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Chapter 9

ECO 1102 Chapter Notes - Chapter 9: List Of Countries By Real Gdp Growth Rate, Maternal Death, Human CapitalPremium


Department
Economics
Course Code
ECO 1102
Professor
D. Gray
Chapter
9

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ECO 1102 Chapter 9 Textbook Notes - Economic Growth
Economic Growth๎€ - the ability of the economy to increase the production of goods and services
3 aspects of the study of growth
1.) How growth is measured and patterns that have emerged around the world in the last
century
2.) A Framework for understanding why growth happens, how savings, capital, labour and
technology contribute to it.
3.) How public policy choices can affect growth
Real GDP per capita๎€ - real GDP divided by the total population
Formula
http://www.domysciencehomework.com/how-to-define-gdp-per-capita/
Real GDP per capita growth rate๎€ - nominal GDP growth rate - inflation rate - population growth
rate
Formula
Nominal GDP growth rate - inflation rate - population growth rate
Compounding Growth๎€ - We start from Year B and multiply by 1 plus the growth rate, as many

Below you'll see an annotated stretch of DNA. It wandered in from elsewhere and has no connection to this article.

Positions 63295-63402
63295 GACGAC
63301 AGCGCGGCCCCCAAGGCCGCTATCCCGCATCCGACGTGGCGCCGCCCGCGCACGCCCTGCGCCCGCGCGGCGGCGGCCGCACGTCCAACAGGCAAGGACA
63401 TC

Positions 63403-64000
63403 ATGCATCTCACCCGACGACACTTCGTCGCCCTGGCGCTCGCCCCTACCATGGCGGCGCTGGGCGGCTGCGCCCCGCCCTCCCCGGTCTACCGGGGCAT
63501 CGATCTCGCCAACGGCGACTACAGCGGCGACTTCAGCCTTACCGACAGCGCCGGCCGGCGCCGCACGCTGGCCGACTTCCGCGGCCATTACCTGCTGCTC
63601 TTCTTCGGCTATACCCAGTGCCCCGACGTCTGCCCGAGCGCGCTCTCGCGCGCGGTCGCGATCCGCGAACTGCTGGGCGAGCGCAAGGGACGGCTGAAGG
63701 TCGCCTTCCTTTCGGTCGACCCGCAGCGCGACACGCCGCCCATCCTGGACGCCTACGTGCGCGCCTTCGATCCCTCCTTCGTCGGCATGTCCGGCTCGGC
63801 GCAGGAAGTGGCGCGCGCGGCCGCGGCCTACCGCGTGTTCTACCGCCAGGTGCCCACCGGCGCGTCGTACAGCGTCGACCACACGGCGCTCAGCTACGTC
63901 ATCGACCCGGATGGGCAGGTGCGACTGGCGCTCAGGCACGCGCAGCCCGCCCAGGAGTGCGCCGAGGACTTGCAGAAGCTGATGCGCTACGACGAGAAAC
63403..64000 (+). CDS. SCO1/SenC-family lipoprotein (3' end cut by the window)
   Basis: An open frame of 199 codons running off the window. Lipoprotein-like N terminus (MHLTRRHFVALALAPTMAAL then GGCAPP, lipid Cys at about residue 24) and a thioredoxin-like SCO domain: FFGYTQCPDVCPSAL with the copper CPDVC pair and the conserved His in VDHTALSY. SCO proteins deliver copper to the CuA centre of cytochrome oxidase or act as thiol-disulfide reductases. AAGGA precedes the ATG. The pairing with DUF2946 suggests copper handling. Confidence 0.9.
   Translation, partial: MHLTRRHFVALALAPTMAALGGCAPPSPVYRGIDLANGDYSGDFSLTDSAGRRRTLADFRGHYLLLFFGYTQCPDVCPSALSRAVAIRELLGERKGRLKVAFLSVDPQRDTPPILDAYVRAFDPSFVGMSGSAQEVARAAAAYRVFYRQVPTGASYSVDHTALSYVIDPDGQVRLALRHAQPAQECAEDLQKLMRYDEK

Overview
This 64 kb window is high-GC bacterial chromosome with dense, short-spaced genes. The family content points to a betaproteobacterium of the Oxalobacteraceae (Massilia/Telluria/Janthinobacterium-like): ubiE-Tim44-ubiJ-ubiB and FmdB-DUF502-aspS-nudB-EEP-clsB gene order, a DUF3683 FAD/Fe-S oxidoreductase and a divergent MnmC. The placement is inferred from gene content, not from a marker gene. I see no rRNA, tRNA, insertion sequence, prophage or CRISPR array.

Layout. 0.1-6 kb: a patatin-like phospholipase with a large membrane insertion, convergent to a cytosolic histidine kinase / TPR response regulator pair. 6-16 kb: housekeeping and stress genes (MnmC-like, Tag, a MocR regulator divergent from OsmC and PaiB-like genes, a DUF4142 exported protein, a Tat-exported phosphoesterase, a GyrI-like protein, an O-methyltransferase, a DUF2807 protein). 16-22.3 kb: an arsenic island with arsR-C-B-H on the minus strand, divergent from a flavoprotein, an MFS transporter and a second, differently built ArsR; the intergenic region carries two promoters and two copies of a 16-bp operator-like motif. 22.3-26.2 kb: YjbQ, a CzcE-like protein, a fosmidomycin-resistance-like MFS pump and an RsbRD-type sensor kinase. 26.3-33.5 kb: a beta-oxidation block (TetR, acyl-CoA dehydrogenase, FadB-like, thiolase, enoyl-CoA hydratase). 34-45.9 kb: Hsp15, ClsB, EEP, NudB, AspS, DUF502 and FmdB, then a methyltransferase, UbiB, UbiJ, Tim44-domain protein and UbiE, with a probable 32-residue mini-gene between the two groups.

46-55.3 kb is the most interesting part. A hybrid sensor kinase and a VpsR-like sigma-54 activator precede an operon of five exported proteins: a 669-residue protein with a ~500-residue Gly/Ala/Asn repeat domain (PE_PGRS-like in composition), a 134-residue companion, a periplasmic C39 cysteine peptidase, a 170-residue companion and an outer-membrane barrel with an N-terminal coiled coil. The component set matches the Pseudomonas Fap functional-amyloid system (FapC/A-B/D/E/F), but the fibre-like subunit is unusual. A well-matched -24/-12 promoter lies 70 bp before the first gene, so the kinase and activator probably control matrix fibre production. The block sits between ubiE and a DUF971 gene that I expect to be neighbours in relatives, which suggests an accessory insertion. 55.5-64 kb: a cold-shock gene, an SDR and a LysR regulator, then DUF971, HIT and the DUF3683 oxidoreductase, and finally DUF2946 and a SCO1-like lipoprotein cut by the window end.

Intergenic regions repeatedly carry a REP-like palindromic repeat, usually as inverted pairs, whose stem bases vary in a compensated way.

times as there are years are between B and A
Formula
Pg. 265, Chapter 9, Macroeconomics (Canadian Edition) - Karlan, Morduch, Alam, Wong, 1st
Edition, Economic Growth

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Example of Compounding Growth
Pg. 265, Chapter 9, Macroeconomics (Canadian Edition) - Karlan, Morduch, Alam, Wong, 1st
Edition, Economic Growth
Rule of 70 (years to double)๎€ - A method for determining the number of years it will take for some
measure to double, given its annual percentage increase. Example: To determine the number of
years it will take for the price level to double, divide 70 by the annual rate of inflation.
https://www.quora.com/What-is-the-rule-of-70
Productivity๎€ - the ratio of the quantity and quality of units produced to the labor per unit of time
- increases in productivity per person can lead to rises in per capita income, such as "Economic
Growth"
Determinants of Productivity
1.) ๎€Physical Capital๎€ - the human-made objects used to create other goods and services
- examples are the stock of equipment and structures that allows for the production of
goods and services, a manufacturer's factory and machines
- it is calculated by adding up the value of all tools, equipment and structures
- money for investment in physical capital largely comes from the savings of ordinary
households
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